CliffsNotes Shaara's The Killer Angels

CliffsNotes Shaara's The Killer Angels

CliffsNotes Shaara's The Killer Angels

CliffsNotes Shaara's The Killer Angels


The original CliffsNotes study guides offer expert commentary on major themes, plots, characters, literary devices, and historical background. The latest generation of titles in this series also feature glossaries and visual elements that complement the classic, familiar format.With CliffsNotes on The Killer Angels, you gain insight into the novel, which tells the story of the Battle of Gettysburg from the points of view of four main characters. Get a glimpse of the realities of war, with its losses and tragedies, and the motivations and deep emotions of the men there.This study guide carries you through this terrible and bloody event by providing chapter summaries and critical analyses. You'll also gain insight into life on the battlefield, the problems that officers and soldiers faced, how decisions were made, and the effect of those decisions. Other features that help you study include Character analyses of major players A character map that graphically illustrates the relationships among the characters Critical essays and theme discussions A review section that tests your knowledge Glossaries of key words and termsClassic literature or modern modern-day treasure - you'll understand it all with expert information and insight from CliffsNotes study guides.



Harrison is a spy hired by General Longstreet. Working behind enemy lines, he discovers important changes in the location, strength, and leadership of the Union Army. He has identified some of the units and determined where they are going and how fast they are moving. Though it is raining and almost dark, a dangerous way to approach a Confederate camp with its sentries, he does so anyway, feeling the message cannot wait.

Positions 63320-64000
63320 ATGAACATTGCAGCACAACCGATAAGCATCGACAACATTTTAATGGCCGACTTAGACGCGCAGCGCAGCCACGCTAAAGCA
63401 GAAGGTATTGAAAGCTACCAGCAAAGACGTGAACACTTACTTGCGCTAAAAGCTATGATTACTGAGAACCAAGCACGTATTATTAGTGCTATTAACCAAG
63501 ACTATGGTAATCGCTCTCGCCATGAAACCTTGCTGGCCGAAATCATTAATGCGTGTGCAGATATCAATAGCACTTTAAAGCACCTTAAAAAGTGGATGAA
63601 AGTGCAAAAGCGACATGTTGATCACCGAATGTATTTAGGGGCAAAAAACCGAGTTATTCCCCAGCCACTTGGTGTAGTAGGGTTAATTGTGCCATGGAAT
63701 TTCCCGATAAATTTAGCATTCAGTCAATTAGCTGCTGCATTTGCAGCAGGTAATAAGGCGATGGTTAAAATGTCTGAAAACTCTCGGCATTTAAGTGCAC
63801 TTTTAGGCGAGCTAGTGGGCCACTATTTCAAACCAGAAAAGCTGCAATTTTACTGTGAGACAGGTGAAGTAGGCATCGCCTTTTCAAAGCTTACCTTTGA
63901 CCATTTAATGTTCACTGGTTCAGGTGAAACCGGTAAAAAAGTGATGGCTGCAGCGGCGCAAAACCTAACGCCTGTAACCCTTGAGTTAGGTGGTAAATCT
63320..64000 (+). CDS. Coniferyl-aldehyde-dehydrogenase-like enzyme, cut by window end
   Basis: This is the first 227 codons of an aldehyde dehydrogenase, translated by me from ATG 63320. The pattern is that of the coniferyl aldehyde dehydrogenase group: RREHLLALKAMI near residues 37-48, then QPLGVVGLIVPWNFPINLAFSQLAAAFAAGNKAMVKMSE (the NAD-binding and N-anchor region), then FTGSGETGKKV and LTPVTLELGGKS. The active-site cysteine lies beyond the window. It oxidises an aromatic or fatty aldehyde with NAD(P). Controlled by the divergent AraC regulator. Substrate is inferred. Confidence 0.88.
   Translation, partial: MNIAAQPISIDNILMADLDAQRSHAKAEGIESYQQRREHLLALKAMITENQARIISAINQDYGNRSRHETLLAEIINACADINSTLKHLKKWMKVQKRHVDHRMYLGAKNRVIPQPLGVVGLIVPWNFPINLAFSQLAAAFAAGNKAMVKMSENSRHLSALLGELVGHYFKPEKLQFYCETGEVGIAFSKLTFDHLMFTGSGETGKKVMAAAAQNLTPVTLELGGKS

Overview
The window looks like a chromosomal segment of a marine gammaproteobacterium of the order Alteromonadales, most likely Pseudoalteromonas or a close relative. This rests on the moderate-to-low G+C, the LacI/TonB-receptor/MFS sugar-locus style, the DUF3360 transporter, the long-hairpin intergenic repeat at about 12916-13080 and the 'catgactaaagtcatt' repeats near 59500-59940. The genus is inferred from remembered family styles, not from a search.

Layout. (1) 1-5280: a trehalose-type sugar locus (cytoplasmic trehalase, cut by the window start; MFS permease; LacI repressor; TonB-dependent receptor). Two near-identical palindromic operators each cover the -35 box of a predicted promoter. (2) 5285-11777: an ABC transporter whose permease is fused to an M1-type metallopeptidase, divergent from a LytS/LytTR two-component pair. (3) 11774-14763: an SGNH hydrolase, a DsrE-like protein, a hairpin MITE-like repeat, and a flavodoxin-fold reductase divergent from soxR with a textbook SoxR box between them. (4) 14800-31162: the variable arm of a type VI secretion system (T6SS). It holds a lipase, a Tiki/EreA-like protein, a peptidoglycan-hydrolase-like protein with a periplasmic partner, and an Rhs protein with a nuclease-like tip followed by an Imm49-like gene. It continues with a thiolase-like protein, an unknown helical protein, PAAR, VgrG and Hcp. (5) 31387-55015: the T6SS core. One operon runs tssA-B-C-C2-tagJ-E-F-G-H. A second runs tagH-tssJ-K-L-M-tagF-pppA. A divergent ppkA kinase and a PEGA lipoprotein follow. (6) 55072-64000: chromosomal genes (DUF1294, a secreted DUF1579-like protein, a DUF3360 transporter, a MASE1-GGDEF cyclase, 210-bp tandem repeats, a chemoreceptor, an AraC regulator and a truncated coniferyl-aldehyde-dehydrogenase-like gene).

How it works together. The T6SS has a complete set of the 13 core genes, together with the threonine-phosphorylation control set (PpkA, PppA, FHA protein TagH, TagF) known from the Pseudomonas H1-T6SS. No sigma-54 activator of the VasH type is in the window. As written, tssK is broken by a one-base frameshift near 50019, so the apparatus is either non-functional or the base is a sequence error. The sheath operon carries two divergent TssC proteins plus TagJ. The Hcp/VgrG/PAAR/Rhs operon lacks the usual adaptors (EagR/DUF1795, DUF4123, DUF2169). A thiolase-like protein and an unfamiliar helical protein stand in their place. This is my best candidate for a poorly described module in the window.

Harrison’s reception is marked by suspicion and disdain, as various Confederate officers question the validity of the spy and his information. Even Longstreet struggles with whether to trust him. The deciding factors are the nature of the news he brings and the lack of any concrete information from General J.E.B. Stuart. Stuart is supposed to be the Confederate Army’s eyes and ears, but he has failed to contact Lee for several days. In Stuart’s absence, Longstreet has no choice but to take a chance that Harrison is telling the truth. He brings Harrison to see General Lee.

Harrison gives his information to Lee and is then dismissed. Lee and Longstreet privately discuss what they have learned, Stuart’s lengthy absence, and the implications of Meade as the new Union commander. Lee, though concerned about moving “on the word of a paid spy,” orders the army to Gettysburg and the ultimate showdown with the Union Army.


Several things are established in this first chapter: the prevailing attitudes in Southern society, character personalities and relationships, major story conflicts, and the style and strength of Shaara’s writing.

The major ruling attitudes in the South are gentility, nobility, and honor. The commanders behave as gentlemen, and one’s honor is more important than one’s life. Battle is a means to glory in the South; it is . . .

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